Regulating Gastric Emptying

The duodenum regulates the supply of material from the stomach to the small intestine. Fat, high salinity and highly acid solutions cause the duodenal wall pressure to increase and slow down the exit of the gastric contents. Because the gastroduodenal system regulates the exit of the slurried contents from the stomach, the transit time from duodenum to the caecum is relatively constant. The diameter of the pyloric opening varies according to the nature of the gastric contents. When taken with water in a fasted individual, the time of tablet emptying will be highly variable. Tablets will be emptied at various times after ingestion according to posture, volume of fluid taken and the calorific value of food taken before or with the dosing. If they disintegrate and dissolve, pulses of material will appear regularly in the small intestine at a rate determined by the meal, with the rise to intestinal pH (Fig. 2.8).

Pellets and disintegrated dosage forms empty from the stomach as either a series of pulses when fasted or distributed in the meal when fed [7]. The emptying of pellets is much more predictable in the fasted state as illustrated in Fig. 2.9. Tablets that remain intact will empty at very variable times when fasted but eating a light meal reduces the variability in emptying as illustrated.

Large tablets will stay in the stomach for prolonged periods of time especially in the more elderly subject where the laxity in stomach becomes predominant.

Gastric Motility
Fig. 2.8 pH and motility in the upper gastrointestinal tract

Fig. 2.9 Emptying of tablet components with a meal. Dissolving drug will follow the liquid emptying curve, disintegrated API the disperse phase. Any large fragments or intact tablets will exit with the housekeeper sequence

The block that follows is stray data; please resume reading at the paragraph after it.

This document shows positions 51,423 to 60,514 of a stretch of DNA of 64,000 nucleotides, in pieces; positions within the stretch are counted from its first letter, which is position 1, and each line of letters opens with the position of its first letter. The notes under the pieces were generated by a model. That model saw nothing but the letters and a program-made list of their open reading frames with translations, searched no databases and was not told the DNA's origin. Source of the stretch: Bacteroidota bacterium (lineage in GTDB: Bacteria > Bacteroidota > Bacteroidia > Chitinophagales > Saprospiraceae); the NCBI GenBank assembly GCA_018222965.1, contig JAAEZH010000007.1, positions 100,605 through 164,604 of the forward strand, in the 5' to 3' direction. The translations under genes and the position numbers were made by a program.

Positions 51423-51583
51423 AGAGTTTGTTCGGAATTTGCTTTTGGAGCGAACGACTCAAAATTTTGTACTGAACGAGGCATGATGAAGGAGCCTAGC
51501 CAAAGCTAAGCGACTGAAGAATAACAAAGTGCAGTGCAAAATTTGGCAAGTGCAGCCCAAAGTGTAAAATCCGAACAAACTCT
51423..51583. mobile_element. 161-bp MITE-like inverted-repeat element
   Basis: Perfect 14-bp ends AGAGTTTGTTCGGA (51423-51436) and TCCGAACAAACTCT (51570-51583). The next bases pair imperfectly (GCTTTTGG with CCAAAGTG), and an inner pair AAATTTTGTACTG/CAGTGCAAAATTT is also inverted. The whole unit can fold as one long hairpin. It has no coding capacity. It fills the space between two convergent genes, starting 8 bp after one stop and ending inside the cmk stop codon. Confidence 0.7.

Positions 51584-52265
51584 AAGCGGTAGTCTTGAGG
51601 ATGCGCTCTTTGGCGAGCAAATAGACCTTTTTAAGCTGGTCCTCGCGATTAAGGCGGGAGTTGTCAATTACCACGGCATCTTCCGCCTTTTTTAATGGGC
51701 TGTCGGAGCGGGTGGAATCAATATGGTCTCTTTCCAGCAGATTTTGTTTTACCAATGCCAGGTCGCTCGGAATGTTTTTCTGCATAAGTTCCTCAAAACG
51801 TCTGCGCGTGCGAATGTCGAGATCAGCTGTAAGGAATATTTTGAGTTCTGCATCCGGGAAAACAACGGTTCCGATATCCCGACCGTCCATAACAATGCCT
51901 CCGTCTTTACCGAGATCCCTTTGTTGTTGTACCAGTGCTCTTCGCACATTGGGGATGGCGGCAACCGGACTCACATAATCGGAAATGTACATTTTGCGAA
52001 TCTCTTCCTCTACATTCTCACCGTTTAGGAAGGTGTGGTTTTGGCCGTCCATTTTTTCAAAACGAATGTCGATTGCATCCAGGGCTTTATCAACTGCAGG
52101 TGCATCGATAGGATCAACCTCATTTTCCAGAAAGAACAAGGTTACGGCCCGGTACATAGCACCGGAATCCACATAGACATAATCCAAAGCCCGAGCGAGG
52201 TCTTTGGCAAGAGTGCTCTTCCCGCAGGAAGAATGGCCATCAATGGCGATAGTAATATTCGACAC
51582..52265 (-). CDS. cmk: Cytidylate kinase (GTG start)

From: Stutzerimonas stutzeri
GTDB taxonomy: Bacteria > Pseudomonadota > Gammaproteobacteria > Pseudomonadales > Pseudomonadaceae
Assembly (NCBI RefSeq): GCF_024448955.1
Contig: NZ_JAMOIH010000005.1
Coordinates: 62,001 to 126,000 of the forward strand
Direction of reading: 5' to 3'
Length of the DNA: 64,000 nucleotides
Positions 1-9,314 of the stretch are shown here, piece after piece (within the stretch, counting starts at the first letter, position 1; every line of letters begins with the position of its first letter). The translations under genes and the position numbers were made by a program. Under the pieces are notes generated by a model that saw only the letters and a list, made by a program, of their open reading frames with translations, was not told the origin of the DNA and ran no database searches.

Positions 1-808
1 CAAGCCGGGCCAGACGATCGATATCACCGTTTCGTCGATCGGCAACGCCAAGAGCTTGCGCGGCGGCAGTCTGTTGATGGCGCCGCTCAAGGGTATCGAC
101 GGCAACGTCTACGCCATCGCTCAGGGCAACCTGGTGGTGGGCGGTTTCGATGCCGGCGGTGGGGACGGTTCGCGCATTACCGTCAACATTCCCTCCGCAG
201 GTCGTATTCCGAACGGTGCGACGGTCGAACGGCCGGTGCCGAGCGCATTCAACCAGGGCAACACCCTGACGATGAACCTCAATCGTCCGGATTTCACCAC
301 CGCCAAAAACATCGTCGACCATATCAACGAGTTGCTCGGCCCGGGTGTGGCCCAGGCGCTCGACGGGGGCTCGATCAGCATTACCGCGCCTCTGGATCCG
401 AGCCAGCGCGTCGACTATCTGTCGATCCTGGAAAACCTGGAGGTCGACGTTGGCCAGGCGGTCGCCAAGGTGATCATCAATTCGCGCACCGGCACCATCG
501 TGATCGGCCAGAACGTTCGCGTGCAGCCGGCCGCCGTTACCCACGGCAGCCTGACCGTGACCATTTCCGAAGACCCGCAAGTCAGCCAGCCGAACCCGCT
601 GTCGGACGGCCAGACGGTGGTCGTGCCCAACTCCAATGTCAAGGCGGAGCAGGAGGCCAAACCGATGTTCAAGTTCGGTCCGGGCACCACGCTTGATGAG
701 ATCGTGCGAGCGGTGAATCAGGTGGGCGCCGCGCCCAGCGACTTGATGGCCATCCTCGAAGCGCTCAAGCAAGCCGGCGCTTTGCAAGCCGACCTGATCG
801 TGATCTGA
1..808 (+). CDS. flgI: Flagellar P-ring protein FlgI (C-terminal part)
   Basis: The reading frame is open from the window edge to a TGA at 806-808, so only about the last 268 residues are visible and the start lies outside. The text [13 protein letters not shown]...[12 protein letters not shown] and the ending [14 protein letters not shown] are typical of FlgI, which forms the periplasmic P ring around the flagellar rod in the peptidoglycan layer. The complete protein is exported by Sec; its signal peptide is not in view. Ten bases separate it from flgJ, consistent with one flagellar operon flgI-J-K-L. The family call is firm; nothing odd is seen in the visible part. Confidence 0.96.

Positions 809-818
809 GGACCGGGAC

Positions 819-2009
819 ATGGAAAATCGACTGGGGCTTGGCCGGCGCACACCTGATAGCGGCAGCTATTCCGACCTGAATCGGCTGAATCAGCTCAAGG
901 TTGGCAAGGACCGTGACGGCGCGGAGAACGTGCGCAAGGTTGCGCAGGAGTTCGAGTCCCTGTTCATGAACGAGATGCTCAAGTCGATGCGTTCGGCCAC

Fig. 2.9 Emptying of tablet components with a meal. Dissolving drug will follow the liquid emptying curve, disintegrated API the disperse phase. Any large fragments or intact tablets will exit with the housekeeper sequence

When food is taken, this discrimination is more extreme as the effective diameter of the pylorus decreases and large tablets are retropulsed back into the body of the stomach at the end of a gastric contraction. Smaller particulates are emptied in the mass of the food and the presentation of the dose in a dispersed system is a function of calorific load and mass of the gastric contents [8]. If food is eaten throughout the day after a heavy breakfast and subsequent meals, then in some individuals a conventional enteric-coated ibuprofen will remain intact up to the end of the day having neither disintegrated nor emptied [9].

Drug, ejected with chyme from stomach will be absorbed in the first highly permeable part of the intestine; however, transit through this region occurs rapidly. Thus, whilst high drug absorption can be demonstrated under in vitro conditions, it is most probable that duodenal absorption occurs when the dose remains in the body of the stomach. When recumbent, the fundus or first part of the stomach is positioned lower in the abdomen than the pyloro-duodenal sphincter. As a consequence, drug released in the upper stomach may not appear in the systemic circulation until a postural movement allows flow through to the distal stomach and out into the intestine.

Once the intake of food stops and blood sugar and free fatty acids decrease, the "housekeeper sequence" (migrating myoelectric complex) is initiated which serves to remove debris. This powerful peristaltic wave causes powerful contractions against an open pylorus. In scintigraphy studies, in young people who have fasted, this is evident about 2 h postdosing (i.e. around 10 a.m.). As tablets travel down the gut, the movement slows and periods of stasis are common just before the tablet leaves the ileum and enters the large intestine. Eating food later on will cause a gastrocolic reflex (see Sect. 2.6.2), enabling the contents to move from small intestine to large bowel.

This mechanism, colloquially known as the housekeeper sequence or more properly as the migrating motor complex (MMC) can be recorded externally with

Men Hair Length Guide
Fig. 2.10 The migrating myoelectric complex or housekeeper sequence

electrodes on the abdomen (Fig. 2.10). This was first described in the literature following the first experiments described by Code and Martlett and by Bull and colleagues [10, 11]. The mixing activity gives way to strong propulsive waves, which migrate through the small intestine. The strong contractile activity during phase III of the MMC is an important factor limiting the retention of dosage forms, but the cycle may be interrupted and reset by the intake of food.

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